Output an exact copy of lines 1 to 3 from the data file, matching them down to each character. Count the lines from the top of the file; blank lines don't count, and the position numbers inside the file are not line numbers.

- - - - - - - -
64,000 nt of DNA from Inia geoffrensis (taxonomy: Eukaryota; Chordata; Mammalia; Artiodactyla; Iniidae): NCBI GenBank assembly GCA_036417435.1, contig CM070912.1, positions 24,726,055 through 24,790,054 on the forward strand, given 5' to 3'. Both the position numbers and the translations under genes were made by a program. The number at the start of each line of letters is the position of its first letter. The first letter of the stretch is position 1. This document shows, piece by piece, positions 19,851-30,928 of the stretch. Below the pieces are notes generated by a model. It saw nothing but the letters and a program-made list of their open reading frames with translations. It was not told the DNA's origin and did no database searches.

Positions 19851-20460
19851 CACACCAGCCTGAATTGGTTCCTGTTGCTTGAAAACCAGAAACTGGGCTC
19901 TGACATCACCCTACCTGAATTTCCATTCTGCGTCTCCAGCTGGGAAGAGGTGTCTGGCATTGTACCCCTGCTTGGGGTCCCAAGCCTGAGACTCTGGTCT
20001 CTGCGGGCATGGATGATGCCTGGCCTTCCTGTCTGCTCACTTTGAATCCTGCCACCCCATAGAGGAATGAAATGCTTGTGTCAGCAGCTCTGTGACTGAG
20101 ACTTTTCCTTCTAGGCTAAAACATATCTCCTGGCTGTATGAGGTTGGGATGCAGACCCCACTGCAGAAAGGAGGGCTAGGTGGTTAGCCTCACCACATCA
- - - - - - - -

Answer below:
64,000 nt of DNA from Inia geoffrensis (taxonomy: Eukaryota; Chordata; Mammalia; Artiodactyla; Iniidae): NCBI GenBank assembly GCA_036417435.1, contig CM070912.1, positions 24,726,055 through 24,790,054 on the forward strand, given 5' to 3'. Both the position numbers and the translations under genes were made by a program. The number at the start of each line of letters is the position of its first letter. The first letter of the stretch is position 1. This document shows, piece by piece, positions 19,851-30,928 of the stretch. Below the pieces are notes generated by a model. It saw nothing but the letters and a program-made list of their open reading frames with translations. It was not told the DNA's origin and did no database searches.

Positions 19851-20460
19851 CACACCAGCCTGAATTGGTTCCTGTTGCTTGAAAACCAGAAACTGGGCTC